By Kathy Renwald as published in The Bay Observer

Dana Oikawa looks at the plan for new gardens around the Barton Street library and likes what he sees. “It’s pretty blah now, the idea of greening in the city, of having bees here, and plants to feed off of, a garden is the right thing to do.”

Oikawa is a regular user of the Hamilton Public Library, Barton Street Branch. He’s just moved back to neighbourhood where he grew up after 30 years away. Right now he’s reading a book called The Big Fix-it’s about climate change. The message is practical-plant more plants.

In a meeting room at the library, Oikawa and a young couple newly arrived in the neighbourhood join others to hear plans to revitalize the outdoor space around the library. This will be the fifth pocket sized garden to be planted on Barton Street.

Landscape architect Adele Pierre has designed all of them. Her approach is practical, artistic and most importantly, collaborative. She wants to know what the people who live here want. Would it be benches, boulders, tables, shade and flowers? All that and more it seems.

Ideas flow, they come from residents, Green Venture-partner in the gardens, Barton Village BIA, the library, and GALA the Gibson and Landsdale Area Community Planning Team.

Kid Friendly Garden

Kids wander in and out of the meeting, one says he wants a table and chairs- a place to play board games. Others want a path through the garden. Adele Pierre agrees. “People care more about a garden if they can walk through it.”

Challenges are acknowledged. The planting areas are small and precious real estate is taken up by utility boxes, hydro poles, bike racks and bus stops-the messy mechanics of city life. Plants must be tough the group hears, they will be growing where soil is compacted, salt is a winter staple, and snow loads are heavy.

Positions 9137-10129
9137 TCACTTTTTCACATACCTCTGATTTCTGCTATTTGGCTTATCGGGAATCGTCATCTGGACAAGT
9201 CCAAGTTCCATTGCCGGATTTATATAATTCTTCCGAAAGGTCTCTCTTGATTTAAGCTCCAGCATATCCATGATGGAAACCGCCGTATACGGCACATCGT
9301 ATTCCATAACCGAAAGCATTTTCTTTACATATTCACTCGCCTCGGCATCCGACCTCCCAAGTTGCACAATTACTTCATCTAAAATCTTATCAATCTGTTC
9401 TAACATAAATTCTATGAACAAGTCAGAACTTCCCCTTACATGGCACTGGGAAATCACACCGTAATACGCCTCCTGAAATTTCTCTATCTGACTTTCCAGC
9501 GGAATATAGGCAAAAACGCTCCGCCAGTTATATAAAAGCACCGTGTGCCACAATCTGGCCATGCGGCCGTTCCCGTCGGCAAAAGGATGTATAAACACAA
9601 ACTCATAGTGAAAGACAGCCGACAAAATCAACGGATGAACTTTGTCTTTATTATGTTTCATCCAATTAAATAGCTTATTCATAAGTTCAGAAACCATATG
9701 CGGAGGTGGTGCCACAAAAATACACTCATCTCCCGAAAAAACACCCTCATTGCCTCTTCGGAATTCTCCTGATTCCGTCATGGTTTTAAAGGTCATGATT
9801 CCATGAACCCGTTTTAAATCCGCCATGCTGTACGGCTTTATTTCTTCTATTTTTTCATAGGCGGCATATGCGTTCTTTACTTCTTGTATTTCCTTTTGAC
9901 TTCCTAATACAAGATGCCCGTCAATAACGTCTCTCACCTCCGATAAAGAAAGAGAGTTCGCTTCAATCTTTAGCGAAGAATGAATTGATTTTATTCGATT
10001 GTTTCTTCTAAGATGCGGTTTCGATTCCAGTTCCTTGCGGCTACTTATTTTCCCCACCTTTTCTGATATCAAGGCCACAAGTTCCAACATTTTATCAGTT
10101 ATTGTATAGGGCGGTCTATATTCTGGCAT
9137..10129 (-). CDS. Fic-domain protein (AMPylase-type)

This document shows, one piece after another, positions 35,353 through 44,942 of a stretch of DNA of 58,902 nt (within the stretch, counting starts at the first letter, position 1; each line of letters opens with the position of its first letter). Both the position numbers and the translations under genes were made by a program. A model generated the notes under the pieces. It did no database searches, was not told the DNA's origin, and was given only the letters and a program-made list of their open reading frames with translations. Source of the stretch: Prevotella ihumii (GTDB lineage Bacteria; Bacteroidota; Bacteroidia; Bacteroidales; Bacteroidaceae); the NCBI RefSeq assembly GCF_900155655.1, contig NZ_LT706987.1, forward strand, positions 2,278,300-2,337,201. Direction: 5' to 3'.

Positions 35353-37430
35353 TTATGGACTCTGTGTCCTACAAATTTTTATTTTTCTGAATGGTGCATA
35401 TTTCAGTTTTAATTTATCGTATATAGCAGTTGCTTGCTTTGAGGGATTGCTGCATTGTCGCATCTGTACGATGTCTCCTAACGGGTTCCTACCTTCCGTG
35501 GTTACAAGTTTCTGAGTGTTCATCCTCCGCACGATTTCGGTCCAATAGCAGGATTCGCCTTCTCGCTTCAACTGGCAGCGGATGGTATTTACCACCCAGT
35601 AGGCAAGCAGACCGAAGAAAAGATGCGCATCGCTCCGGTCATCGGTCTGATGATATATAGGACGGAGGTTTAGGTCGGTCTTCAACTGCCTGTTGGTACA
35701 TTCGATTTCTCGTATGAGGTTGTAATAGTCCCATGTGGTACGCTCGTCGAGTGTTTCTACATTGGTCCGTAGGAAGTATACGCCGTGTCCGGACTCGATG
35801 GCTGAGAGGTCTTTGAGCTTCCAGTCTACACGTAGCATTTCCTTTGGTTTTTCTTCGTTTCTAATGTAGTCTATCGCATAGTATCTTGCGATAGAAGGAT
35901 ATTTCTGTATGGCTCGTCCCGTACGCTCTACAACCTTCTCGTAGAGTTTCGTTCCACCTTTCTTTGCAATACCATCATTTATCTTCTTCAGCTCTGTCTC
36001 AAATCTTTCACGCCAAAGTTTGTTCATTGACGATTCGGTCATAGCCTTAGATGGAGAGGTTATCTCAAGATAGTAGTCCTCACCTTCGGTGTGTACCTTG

Black-eyed-Susan’s, coneflower, bee-balm, wild ginger, Pierre lists perennials proven to endure adversity. Native plants will be used whenever possible.

Driving down Barton Street these little gardens pass by in a blur, but walking down the street they are little pleasure points. On a March day, walking to the meeting the sidewalks are grimy with salt and gravel from winter cleanups-the thought of gardens erupting in spring is hopeful.

There is much discussion at the meeting about where to place boulders-kids love to sit on them. Pierre is firm on the need for places to sit-to gather. A sturdy concrete table with a chess board imprinted on top is in the plan.

When the idea of these mini gardens started, an initiative of Green Venture called Depave Paradise, the city needed convincing they’d work, approvals took a long time. Now with a successful track record the time from concept to construction is reduced. Support comes from the Federal Economic Development Agency, the Ward 3 office and from volunteers and suppliers that believe in the concept.

Melissa McSweeney, Manager of the Barton branch calls the library, “a great gathering place for folks to use the computer, attend a storytime with children, or get a good book. We think that the gardens will help extend that invitation outdoors.”

“To me the library should be the centre of this community,” Oikawa says. “The gardens will draw people in.”

Installation at the Barton Branch Library is scheduled for spring.